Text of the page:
BISHKEK (TCA) — The fall of the Turkish lira against the US dollar may have a negative impact on Central Asia and Caucasus countries which have extensive trade and economic relations with Turkey, with the economy of Turkmenistan facing the most serious consequences. We are republishing this article on the issue, written by Maximilian Hess*, originally published by Eurasianet: The Turkish lira last week ended one of the most turbulent weeks in its history, settling uneasily at six to the dollar. Turkey’s borrowing spree and President Recep Tayyip Erdoğan’s insistence on low interest rates hastened the lira’s fall. But more trouble could be around the corner as a spat rumbles on between Erdoğan and his equally capricious American counterpart, Donald Trump. Such are the trade, political and person-to-person contacts between Turkey, Central Asia and the Caucasus that many fear the rot could spread. Trading trouble Turkey’s trade with Kyrgyzstan and Kazakhstan has been growing steadily, despite some hiccups caused by the creation of external tariff barriers under the Moscow-led Eurasian Economic Union. Ankara’s business ties with Tajikistan, which does not share a Turkic language like the other Central Asian states, have steadily grown as well. But it is Uzbekistan that has offered the most promise as a result of the gradual opening-up effected by President Shavkat Mirziyoyev, who has worked hard to mend strained ties with Turkey as part of his global charm offensive. The textile industry is seen as one of the strongest potential areas for growth in Turkish-Central Asian trade and it is a useful bellwether for understanding what impact the currency crisis will leave. When, last September, Uzbekistan caved after many years of resistance and allowed its domestic currency, the som, to float freely, the devaluation suddenly offered the prospect of significantly cheaper Uzbek cotton for Turkish buyers. But the lira’s sustained fall means that while one lira bought 2,300 Uzbek som in September 2017 – compared to 1,200 som in August of that same year – the lira has now fallen back to 1,300. Neighboring Kyrgyzstan has put up a reasonably strong defense of its currency, which is also affecting the textile sector. Small-scale clothes-making studios are a precious and rare job-generator. “The Kyrgyz som has so far maintained its position, which means that Turkish goods, in particular clothing, have become cheaper for Kyrgyz people,” Aziz Soltobayev, chief executive of Kyrgyzstan’s leading e-commerce platform Svetofor.info, told Eurasianet. “But this will have the opposite effect for Kyrgyzstan's light industry. Cheaper imported clothing from Turkey could significantly reduce the competitiveness of Kyrgyz textiles in the local market.” Caucasus concerns Elsewhere, the lira’s fall is already pushing down the Georgian lari and the Azeri manat. Georgia-based investment bank Galt & Taggart lowered its forecast for the Georgian lari in light of Turkey's turbulence, although it is also insisted contagion should be contained. Given Georgia's reliance on imports for secondary goods, the lira's weakening will have some benefits. At the same time, any upside will be mitigated by the fact...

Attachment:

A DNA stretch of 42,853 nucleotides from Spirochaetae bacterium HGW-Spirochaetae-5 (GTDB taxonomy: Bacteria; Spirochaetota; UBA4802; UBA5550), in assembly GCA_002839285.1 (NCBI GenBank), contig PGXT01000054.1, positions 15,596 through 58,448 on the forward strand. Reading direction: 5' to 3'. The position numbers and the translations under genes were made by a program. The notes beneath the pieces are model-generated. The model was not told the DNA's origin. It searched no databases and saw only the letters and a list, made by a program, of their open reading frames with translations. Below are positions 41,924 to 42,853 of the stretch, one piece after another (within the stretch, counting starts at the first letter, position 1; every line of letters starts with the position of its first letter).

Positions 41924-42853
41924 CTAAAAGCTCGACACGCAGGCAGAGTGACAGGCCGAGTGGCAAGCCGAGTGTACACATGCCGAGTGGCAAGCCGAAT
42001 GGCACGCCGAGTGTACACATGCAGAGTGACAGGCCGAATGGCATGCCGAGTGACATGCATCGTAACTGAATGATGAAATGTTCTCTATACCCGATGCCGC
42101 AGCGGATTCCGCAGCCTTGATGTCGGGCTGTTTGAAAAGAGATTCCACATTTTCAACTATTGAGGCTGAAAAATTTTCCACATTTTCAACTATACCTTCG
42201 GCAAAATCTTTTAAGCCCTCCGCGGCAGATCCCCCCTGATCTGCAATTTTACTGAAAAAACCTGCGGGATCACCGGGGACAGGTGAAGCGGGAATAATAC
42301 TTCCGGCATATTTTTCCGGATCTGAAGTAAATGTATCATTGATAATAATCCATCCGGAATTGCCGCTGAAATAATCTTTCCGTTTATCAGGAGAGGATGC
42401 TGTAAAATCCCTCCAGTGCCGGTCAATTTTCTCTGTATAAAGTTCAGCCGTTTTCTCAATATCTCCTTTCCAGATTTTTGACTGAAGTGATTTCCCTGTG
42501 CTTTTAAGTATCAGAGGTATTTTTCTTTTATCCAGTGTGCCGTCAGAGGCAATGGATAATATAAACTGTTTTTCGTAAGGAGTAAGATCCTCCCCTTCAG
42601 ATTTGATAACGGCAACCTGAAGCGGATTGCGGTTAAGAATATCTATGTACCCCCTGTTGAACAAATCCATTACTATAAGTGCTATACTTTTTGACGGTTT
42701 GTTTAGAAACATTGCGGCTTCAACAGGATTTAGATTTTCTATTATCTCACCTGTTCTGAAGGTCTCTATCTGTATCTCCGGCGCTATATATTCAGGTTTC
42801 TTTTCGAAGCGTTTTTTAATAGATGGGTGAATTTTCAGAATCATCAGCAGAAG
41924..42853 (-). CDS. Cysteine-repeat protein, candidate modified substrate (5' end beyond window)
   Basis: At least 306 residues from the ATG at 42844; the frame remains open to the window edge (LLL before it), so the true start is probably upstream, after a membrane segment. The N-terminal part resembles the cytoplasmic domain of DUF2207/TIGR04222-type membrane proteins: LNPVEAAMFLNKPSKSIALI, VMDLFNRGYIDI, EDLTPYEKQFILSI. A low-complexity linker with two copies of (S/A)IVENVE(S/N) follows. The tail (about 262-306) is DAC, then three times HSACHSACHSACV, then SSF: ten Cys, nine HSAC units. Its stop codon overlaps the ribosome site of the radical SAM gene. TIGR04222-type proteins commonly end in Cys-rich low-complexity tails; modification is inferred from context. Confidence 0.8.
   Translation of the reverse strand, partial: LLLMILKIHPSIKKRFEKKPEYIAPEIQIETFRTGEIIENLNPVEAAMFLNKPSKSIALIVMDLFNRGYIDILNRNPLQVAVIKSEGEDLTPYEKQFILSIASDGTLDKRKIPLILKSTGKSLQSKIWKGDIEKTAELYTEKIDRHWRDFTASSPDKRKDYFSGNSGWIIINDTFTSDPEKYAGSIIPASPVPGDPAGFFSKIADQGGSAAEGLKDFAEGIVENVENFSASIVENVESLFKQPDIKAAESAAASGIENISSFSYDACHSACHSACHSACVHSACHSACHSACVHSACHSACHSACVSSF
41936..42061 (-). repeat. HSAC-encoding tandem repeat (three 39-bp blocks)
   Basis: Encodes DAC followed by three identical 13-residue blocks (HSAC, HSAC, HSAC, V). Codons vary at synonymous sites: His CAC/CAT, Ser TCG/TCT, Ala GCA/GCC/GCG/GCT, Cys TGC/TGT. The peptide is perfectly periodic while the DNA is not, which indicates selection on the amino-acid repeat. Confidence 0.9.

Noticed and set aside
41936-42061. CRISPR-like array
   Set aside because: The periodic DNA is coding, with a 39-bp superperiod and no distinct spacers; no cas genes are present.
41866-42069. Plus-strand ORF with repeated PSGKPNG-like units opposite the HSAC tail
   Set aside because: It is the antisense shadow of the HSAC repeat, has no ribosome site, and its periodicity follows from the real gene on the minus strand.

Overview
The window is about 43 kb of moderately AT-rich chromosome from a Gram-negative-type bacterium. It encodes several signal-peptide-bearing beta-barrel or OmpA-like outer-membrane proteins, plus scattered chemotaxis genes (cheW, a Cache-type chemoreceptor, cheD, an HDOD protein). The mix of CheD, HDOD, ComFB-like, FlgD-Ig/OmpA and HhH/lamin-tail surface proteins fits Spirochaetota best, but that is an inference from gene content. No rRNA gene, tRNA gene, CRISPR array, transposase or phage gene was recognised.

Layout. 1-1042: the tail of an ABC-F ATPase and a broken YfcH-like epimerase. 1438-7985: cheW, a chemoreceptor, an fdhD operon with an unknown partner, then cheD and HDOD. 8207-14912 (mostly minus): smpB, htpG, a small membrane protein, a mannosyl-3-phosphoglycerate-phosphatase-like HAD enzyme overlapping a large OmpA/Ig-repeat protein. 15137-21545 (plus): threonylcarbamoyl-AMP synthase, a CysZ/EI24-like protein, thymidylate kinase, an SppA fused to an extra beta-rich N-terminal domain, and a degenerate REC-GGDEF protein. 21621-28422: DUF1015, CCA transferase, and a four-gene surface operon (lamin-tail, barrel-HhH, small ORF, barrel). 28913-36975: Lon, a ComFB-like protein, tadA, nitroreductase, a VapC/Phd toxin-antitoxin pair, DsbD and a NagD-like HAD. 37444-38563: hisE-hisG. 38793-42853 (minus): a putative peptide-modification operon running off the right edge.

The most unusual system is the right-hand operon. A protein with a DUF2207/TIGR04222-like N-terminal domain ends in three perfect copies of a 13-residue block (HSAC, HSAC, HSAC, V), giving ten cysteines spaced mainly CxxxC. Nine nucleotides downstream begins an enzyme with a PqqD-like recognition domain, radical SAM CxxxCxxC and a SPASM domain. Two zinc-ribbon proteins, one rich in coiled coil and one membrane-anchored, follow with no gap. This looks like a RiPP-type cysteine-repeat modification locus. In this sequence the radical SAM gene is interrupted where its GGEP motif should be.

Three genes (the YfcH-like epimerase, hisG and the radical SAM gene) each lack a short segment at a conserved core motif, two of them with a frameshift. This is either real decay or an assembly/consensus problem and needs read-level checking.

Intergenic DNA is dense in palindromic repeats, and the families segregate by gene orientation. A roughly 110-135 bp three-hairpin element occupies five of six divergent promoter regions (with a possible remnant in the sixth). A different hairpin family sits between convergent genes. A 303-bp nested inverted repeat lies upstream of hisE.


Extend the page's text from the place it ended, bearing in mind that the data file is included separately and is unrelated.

Anti-Russia sanctions torpedo Kazakhstan’s currency

ASTANA (TCA) — The interdependency of Russia’s and Kazakhstan’s economies has caused the Kazakh tenge’s drop following the recent fall of the Russian ruble. We are republishing this article on the issue, written by Almaz Kumenov, originally published by Eurasianet: The woes of the Russian ruble have infected Kazakhstan, causing a tumble in the value of the tenge too. Authorities have sought to reassure the public, but to little avail. The tenge has dropped more than one-tenth in value against the dollar since the start of the summer. The rate of devaluation sped up in recent days. This has been accompanied by a surge in local demand for the greenback. According to the Rating.kz monitoring agency, the volume of dollars purchased at exchange bureaus in June was 2.4 times greater than in the previous month. On August 13, the National Bank announced that the fall of the tenge had been caused by geopolitical factors — namely, the latest round of US sanctions against a range of countries, including Russia, China and Turkey. The regulator said that if the need arises, it will intervene to restore some stability to the currency. This latest round of Russia sanctions approved earlier this month, which takes effect on August 22, takes aim at some key sectors, notably banking. The immediate effect was cause the ruble to fall to levels unseen for several years. Such is the level of interdependency between Russia and Kazakhstan’s economies that the tenge immediately followed suit. Astana is trying to make reassuring noises. National Economy Minister Timur Suleimenov said on August 16 that the United States had promised, as it readied the latest anti-Russian sanctions, that it would consider Kazakhstan’s economic interests. The tenge has had a bad decade. It has endured a string of sharp cataclysmic devaluations — in 2009, 2014 and 2015 — and every such event has led to knock-on rises in prices for retail goods.